Ready, Set… Go!

Halifax hosts the 2011 Canada Games—the biggest sports event in Nova Scotian history

By Christina Copp and Trevor J. Adams

In February, all eyes will be on Halifax as it hosts the Canada Games. Running from February 11 to 27, the Games will be the largest multi-sport competition in Canada in 2011.

Sports fans have lot to look forward to during the Games. “Essentially, [there are] 20 different sports, so it’s like putting on 20 national championships over 18 days,” says Melissa MacKinnon, director of communications for the Games. She suggests that outdoor sports fans head over to the long-track speed skating at the new Oval on the Halifax Common. Admission is free.

All of the events at both ski venues are also free for fans. A 45-minute drive northwest of Halifax, Martock in Windsor hosts cross-country, biathlon and snowboard competitions Freestyle and alpine skiing take place at Wentworth, an 80-minute drive north.Other highlights include gymnastics, badminton and synchronized swimming at the new Canada Games Centre in Clayton Park, hockey at the Dartmouth Sportsplex and Halifax Metro Centre and boxing at the Halifax Forum. A 40-minute drive west of the city, the St. Margaret’s Centre in St. Margaret’s Bay hosts short-track speed skating and figure skating. The Metro Centre also hosts the opening ceremonies.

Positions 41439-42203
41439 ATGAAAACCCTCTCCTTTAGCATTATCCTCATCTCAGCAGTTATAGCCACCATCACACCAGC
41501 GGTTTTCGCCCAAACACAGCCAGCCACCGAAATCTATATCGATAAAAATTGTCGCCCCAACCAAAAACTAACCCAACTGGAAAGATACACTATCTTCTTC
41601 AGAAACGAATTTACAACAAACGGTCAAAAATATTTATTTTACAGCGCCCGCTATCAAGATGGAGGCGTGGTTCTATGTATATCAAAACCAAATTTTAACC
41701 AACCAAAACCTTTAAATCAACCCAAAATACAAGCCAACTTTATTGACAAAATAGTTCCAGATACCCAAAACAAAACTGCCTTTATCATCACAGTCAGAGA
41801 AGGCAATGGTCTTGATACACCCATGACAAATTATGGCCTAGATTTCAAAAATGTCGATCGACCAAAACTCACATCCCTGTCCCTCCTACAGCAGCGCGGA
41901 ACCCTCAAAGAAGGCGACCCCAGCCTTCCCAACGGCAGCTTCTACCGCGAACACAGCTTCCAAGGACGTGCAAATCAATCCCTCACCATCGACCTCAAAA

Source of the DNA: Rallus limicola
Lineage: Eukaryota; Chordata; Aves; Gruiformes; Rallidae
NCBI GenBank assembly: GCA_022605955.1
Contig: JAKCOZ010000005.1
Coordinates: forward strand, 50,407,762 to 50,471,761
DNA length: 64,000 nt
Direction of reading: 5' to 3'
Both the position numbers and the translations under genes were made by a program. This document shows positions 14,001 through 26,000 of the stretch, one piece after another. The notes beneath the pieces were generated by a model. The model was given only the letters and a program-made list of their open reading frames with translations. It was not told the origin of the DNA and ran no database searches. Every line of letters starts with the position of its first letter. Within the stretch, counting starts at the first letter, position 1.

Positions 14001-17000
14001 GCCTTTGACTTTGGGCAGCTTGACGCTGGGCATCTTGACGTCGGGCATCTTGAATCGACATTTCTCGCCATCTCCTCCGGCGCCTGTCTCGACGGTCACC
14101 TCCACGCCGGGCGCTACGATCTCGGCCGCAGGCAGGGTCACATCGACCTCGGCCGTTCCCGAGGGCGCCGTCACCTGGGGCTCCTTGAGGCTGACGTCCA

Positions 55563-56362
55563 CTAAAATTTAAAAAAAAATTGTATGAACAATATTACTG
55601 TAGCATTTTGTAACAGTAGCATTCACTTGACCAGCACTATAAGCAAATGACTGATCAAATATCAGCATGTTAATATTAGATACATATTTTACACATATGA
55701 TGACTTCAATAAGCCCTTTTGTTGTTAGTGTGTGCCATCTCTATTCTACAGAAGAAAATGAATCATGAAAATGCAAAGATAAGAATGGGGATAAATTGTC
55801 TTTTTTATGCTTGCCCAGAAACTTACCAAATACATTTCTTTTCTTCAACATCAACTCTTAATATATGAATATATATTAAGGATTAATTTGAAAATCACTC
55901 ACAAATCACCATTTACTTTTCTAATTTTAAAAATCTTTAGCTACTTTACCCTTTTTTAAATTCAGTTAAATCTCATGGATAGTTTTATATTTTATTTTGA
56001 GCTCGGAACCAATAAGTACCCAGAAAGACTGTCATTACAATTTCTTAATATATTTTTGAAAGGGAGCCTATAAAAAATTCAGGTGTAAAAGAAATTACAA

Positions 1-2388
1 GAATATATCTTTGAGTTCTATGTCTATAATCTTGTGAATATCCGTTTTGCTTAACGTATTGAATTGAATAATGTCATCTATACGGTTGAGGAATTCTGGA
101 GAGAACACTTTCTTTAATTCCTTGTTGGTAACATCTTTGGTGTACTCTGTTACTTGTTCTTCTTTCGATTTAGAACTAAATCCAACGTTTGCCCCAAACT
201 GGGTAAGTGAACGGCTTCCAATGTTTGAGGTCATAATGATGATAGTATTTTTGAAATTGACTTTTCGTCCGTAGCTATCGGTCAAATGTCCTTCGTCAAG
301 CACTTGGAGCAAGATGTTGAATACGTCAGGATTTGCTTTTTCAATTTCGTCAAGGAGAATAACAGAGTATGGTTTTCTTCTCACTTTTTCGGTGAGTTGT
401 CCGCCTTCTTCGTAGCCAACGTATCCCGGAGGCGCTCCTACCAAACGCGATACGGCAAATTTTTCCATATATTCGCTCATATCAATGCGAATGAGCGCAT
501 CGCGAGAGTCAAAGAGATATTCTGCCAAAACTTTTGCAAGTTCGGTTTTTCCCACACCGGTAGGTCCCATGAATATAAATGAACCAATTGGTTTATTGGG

The party will continue after the athletes’ days are done, too. “Celebration Square in Grand Parade will be the place to be each evening,” says MacKinnon. The concert venue in front of Halifax City Hall will feature acts like The Stanfields, Christina Martin and Matt Mays. Martin, a multiple Nova Scotia Music Award Winner, was one of more than 300 acts who submitted their names to perform during the Games cultural festivities.